Wisconsin Governor Scott Walker wants to give people in his state a way around ObamaCare’s problems.
He is floating a proposal that would still channel federal subsidies to Wisconsin’s poor and uninsured, but his plan would allow them to purchase coverage directly from the insurer and sidestep the on-line “exchange” created by the Affordable Care Act.
His idea is getting support, even in the bitterly divided Wisconsin state house. Six Democrats crossed party lines and backed his proposal in the assembly, sending it over to the Senate with a healthy majority.
Still, before it goes into effect, Walker’s idea would need the blessing of the Obama administration.
“If they don't approve this, this is ultimately exposing that this isn't really about access and this isn't about affordability,” says Walker. “It's about government playing a heavier hand in these kinds of decisions.”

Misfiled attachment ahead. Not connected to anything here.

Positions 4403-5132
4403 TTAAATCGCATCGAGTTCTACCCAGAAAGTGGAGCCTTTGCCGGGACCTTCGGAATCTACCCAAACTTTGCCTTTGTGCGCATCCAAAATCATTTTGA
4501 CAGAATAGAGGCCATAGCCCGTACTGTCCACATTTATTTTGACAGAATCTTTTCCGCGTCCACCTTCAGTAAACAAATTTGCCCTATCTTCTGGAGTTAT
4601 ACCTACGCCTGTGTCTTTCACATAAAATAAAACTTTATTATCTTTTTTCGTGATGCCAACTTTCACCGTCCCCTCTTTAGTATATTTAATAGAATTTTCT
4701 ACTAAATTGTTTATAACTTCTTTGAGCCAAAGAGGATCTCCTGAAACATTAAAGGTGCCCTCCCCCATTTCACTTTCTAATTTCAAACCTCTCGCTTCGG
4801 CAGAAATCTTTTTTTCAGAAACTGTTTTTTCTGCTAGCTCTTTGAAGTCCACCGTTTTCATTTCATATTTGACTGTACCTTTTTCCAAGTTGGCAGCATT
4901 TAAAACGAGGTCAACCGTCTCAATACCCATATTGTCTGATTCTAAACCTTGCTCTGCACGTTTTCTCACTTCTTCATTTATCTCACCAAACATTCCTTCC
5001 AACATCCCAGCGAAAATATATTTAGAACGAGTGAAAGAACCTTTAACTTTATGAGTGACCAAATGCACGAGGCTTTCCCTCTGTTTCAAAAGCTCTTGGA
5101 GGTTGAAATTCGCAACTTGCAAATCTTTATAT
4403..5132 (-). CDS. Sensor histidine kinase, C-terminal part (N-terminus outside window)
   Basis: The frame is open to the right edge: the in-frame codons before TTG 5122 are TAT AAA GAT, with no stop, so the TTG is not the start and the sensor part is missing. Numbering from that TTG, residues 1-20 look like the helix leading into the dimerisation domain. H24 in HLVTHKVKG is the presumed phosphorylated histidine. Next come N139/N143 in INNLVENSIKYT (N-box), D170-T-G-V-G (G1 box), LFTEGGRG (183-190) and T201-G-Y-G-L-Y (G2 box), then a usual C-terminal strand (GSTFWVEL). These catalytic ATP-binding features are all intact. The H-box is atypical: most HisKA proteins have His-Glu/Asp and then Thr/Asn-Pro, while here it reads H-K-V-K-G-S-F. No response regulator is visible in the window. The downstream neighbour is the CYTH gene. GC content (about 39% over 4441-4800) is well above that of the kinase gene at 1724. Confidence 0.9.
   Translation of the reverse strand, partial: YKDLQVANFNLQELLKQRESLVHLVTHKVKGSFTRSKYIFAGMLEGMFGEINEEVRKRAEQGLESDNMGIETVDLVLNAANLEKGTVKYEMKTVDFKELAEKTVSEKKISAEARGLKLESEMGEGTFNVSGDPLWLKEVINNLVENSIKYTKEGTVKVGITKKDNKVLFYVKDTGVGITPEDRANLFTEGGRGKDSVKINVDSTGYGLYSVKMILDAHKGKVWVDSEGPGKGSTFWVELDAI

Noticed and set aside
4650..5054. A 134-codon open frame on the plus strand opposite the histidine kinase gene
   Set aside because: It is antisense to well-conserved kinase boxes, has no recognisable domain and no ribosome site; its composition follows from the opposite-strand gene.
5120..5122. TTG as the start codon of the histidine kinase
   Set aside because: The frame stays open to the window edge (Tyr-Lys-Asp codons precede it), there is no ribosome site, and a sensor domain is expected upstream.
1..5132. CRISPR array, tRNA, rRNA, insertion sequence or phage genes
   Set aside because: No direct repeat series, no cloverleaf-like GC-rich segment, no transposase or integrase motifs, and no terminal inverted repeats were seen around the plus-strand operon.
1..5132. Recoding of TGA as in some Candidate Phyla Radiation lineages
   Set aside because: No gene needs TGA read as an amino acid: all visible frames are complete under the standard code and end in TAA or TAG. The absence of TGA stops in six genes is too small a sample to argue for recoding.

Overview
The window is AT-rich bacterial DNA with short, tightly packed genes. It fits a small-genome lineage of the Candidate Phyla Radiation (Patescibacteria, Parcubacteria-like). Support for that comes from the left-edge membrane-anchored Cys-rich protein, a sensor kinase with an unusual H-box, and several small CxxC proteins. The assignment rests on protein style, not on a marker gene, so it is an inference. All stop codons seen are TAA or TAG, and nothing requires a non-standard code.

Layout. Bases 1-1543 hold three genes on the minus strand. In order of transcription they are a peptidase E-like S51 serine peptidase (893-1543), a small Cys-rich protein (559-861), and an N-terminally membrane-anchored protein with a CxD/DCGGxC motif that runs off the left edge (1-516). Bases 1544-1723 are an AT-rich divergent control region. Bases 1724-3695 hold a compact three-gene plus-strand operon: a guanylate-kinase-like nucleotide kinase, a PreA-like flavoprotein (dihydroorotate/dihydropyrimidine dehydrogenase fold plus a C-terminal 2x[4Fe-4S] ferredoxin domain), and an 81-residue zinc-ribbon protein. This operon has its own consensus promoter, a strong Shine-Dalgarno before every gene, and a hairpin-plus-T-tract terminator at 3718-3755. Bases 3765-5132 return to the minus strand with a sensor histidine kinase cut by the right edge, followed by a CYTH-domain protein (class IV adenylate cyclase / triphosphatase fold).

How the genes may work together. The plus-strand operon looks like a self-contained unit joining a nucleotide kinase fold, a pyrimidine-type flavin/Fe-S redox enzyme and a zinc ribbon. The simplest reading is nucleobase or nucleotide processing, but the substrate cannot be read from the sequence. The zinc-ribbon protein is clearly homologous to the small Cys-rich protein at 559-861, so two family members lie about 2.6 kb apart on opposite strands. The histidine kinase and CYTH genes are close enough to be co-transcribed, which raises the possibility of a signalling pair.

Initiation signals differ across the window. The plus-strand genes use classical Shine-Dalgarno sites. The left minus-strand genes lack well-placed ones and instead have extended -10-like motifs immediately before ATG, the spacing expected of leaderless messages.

Regardless of support, his idea stands in the face of President Obama’s claim that, when it comes to health care, Republicans complain but don’t offer solutions.
“They sure haven't presented an alternative. If you ask many of the opponents of this law what exactly they'd do differently, their answer seems to be, well, let's go back to the way things used to be,” the President said in a White House speech Dec. 3.
However, a number of Republican politicians have floated proposals, including Rep. Tom Price of Georgia, Sen. Tom Price of Georgia and Rep.Paul Ryan of Wisconsin.
The Republican plans are generally consumer driven, says Ed Haislmaier of The Heritage Group, a conservative think tank.
“The patient makes choices,” says Haislmaier, as opposed to a government-driven plan in which a third party buys coverage to fit the needs of the consumer.
Supporters of the president’s plan say conservative counter-proposals lack the reach of the Affordable Care Act.
“I’ve yet to hear a Republican alternative which covers nearly as many uninsured or even half as many uninsured,” says economist Jonathan Gruber. “Or offers evidence-based solutions to the health care cost crisis.”